Click here to learn more.
Vetstreet. All rights reserved.
Vetstreet does not provide medical advice, diagnosis, or treatment. See Additional Information ›
Pyoderma is a skin infection that can cause
itching, redness, crusts, pustules, a rash, and/or hair loss at the site of the infection, among other, grosser symptoms.
Dogs and cats both can get the condition, which occurs when something has happened to the skin that allows bacteria to grow unchecked. Pyoderma can be treated with oral or topical
antibiotics and/or shampoos, but the underlying cause has to be addressed, too.
Pyoderma is a bacteria infection of the skin. It happens when the skin’s natural defenses break down, thereby allowing common skin bacteria to multiply. Opportunistic bacteria that don’t normally live on the skin can also colonize when the skin’s defenses have been broken down. Other organisms, such as yeast and fungal organisms, can also take advantage of the skin changes that occur with pyoderma and establish their own infections.
All pyodermas have an inciting cause. In general, any disruption in the immune system’s ability to keep
bacteria from overgrowing on the skin can lead to pyoderma, including:
cats of any age can be affected by pyoderma.
The clinical signs of pyoderma may include:
Diagnostic testing to confirm a bacterial infection and determine the primary cause may include several of the following:
Dogs and cats of any breed can suffer with pyoderma.
The infection itself can usually be taken care of with a course of antibiotics prescribed by your veterinarian. Antibiotics can be administered by mouth, by injection, or applied topically in a variety of formulations (gels, foams, creams, shampoos, leave-in conditioners, and sprays). However, the underlying cause –– whether it’s parasites, hormonal imbalances, allergies or sanitary issues –– must be specifically addressed to prevent the problem and keep it from recurring. When a pet’s primary disease or husbandry problem is under control, chances are good that the animal will recover from pyoderma and not suffer a recurrence.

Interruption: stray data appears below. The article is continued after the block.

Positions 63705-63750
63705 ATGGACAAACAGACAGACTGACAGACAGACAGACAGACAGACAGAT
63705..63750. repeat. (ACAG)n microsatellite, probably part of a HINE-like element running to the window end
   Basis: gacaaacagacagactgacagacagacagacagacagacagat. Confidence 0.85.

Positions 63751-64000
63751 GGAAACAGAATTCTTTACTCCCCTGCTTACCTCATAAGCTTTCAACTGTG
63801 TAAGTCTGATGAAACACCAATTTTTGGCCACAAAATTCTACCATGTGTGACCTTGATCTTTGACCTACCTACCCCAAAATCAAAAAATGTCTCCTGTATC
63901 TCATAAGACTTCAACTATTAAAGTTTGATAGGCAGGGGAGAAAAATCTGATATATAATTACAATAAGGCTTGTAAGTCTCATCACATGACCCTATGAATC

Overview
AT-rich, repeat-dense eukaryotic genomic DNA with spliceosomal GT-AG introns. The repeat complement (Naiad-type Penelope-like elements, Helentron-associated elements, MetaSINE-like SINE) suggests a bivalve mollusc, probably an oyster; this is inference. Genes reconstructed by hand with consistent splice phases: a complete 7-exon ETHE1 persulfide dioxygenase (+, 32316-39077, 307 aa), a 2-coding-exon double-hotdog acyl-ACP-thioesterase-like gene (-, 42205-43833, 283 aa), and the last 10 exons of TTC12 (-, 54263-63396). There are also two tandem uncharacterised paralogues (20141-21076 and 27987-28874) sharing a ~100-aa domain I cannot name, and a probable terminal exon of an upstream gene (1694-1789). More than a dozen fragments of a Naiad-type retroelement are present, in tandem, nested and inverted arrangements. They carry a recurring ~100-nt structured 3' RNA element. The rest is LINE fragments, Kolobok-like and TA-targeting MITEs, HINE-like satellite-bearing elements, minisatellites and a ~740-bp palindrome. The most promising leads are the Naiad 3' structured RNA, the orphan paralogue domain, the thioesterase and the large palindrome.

The best way to prevent pyoderma is to address any underlying diseases, follow good basic hygiene techniques, and employ appropriate animal husbandry practices.
This article has been reviewed by a Veterinarian.
Like this article? Have a point of view to share? Let us know!
An adopted Lab helped her owner when
she broke her pelvis in five places and
was lying on the ground alone.
We’d be very impressed if you already
knew all these fascinating facts about the
top 10 most popular cat breeds!
These tips and tricks will organize your
pet care routine, from mealtime to
grooming, and save you some time.
The reason for your cat or dog’s limping
may have a lot to do with his age. Here
are the most common causes.
Did you know that anemia itself is not a
disease but the sign of an underlying
problem? Dr. Ann Hohenhaus explains.
Get ready to cringe (and laugh). We
asked our readers to share their most
mortifying pet bathroom tales.
The Great Pyrenees, who was bred to protect livestock from predators such as wolves, is an excellent watchdog.
Thank you for subscribing.